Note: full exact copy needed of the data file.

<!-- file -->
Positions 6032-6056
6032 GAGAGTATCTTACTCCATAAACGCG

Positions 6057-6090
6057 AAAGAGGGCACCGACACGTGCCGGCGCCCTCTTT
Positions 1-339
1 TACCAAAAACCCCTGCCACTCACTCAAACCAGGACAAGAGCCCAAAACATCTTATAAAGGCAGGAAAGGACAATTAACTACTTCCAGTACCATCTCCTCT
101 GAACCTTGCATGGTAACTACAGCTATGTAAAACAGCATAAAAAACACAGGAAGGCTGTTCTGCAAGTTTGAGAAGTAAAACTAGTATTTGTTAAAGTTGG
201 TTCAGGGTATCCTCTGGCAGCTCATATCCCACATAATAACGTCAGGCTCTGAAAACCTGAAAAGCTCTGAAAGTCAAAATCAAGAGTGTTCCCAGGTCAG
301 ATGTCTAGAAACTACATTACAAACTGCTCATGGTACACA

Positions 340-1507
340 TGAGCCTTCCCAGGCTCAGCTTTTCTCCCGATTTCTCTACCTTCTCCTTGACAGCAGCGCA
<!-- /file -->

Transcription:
Positions 6032-6056
6032 GAGAGTATCTTACTCCATAAACGCG

Positions 6057-6090
6057 AAAGAGGGCACCGACACGTGCCGGCGCCCTCTTT
Positions 1-339
1 TACCAAAAACCCCTGCCACTCACTCAAACCAGGACAAGAGCCCAAAACATCTTATAAAGGCAGGAAAGGACAATTAACTACTTCCAGTACCATCTCCTCT
101 GAACCTTGCATGGTAACTACAGCTATGTAAAACAGCATAAAAAACACAGGAAGGCTGTTCTGCAAGTTTGAGAAGTAAAACTAGTATTTGTTAAAGTTGG
201 TTCAGGGTATCCTCTGGCAGCTCATATCCCACATAATAACGTCAGGCTCTGAAAACCTGAAAAGCTCTGAAAGTCAAAATCAAGAGTGTTCCCAGGTCAG
301 ATGTCTAGAAACTACATTACAAACTGCTCATGGTACACA

Positions 340-1507
340 TGAGCCTTCCCAGGCTCAGCTTTTCTCCCGATTTCTCTACCTTCTCCTTGACAGCAGCGCA